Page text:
Extended blackouts twice in one year demands review

The Nationals Member for Gippsland South Danny O’Brien is renewing calls for the Andrews Labor Government to undertake a formal review of power outages following the recent storm and subsequent blackouts.

Mr O’Brien said a second widespread blackout event, with some Gippsland customers now facing a week without power for the second time this year, demanded government action to review the resilience of our systems.

“In June this year after a significant storm event we experienced hundreds of thousands of Victorians without power for prolonged periods – some Gippslanders were offline for two weeks.  I called on the Government to review the regulatory framework for electricity back then, but that call was ignored and here we are again.

“I am very conscious these storm events put a lot of strain on the network and the ability of AusNet Services to repair and reconnect hundreds of thousands of customers across the state, but we can’t be expected to just accept this as a common occurrence.

“In a developed economy, having homes, businesses and farms, particularly dairy farms, without power for a week or more is just not acceptable.

“It’s time for a formal review or Parliamentary inquiry to ensure that this doesn’t happen again.  We should be looking at the resilience of all our utilities, particularly electricity and telecommunications systems, the regulations governing private network providers, response times, the provision of emergency information and options for mitigating blackouts.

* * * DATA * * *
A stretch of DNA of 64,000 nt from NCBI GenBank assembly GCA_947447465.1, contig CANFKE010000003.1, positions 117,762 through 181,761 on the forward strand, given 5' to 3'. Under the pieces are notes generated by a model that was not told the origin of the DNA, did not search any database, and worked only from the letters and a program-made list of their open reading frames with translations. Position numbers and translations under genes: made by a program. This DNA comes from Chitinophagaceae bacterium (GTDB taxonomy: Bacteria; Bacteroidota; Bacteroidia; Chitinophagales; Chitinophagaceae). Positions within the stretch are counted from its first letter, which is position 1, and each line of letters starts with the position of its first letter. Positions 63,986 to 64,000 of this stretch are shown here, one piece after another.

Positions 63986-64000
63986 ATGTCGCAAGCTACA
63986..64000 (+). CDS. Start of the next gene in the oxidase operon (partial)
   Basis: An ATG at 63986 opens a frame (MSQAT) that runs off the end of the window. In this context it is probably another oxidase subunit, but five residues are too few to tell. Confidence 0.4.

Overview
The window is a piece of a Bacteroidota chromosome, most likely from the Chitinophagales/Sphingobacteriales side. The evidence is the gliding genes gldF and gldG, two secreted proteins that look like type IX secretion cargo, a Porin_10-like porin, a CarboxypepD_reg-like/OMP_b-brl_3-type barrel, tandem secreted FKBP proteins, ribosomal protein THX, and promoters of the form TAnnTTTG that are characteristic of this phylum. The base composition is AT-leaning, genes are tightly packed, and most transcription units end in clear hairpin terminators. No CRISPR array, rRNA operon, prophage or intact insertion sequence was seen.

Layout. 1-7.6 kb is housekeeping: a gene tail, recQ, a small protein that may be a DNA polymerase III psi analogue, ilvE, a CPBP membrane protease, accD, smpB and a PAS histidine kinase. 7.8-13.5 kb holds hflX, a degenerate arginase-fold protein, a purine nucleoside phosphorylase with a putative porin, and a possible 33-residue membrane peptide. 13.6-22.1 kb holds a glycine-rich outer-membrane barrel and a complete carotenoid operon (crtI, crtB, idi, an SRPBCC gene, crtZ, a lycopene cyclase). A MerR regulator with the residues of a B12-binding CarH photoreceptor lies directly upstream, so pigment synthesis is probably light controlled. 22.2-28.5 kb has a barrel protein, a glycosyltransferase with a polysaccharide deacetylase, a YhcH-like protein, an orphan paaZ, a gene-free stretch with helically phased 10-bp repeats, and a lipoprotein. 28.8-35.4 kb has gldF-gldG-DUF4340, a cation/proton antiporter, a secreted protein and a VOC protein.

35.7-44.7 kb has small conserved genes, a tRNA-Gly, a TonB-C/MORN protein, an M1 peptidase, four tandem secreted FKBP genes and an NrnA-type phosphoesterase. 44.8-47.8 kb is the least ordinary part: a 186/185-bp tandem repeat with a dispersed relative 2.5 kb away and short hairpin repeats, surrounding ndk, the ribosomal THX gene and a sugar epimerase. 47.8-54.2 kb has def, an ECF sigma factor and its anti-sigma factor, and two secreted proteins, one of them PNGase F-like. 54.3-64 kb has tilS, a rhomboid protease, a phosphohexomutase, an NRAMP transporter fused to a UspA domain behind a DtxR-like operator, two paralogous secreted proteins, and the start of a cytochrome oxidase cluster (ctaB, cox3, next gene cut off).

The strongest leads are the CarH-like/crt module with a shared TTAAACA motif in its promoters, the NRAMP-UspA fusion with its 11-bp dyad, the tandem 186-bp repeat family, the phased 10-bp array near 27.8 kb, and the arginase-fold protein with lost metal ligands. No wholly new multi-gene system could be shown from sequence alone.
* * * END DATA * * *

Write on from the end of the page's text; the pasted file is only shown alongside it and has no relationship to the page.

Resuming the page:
“We need to learn from these events and I think we can always do better.”

Mr O’Brien said distribution companies such as AusNet Services have conditions on the licenses granted to them by the State Government and this should form part of any review.

“Like last time, the demands on AusNet from such a widespread event are enormous, but telling a resident that they are one of thousands still cut off is not much comfort to them.

“I know some people think the solution is to underground all power lines or remove trees from near transmission, but these are both horrendously expensive options and would ultimately be paid by all consumers. Perhaps though we should be looking at options in the high risk areas.

“I remain conscious that any additional conditions or restrictions placed on a power company’s license could also end up costing people more on their power bills and that’s the last thing we need.

“However, after two massive events this year where people went without power for over a week, we must review the systems to minimise the chance of this happening again.”

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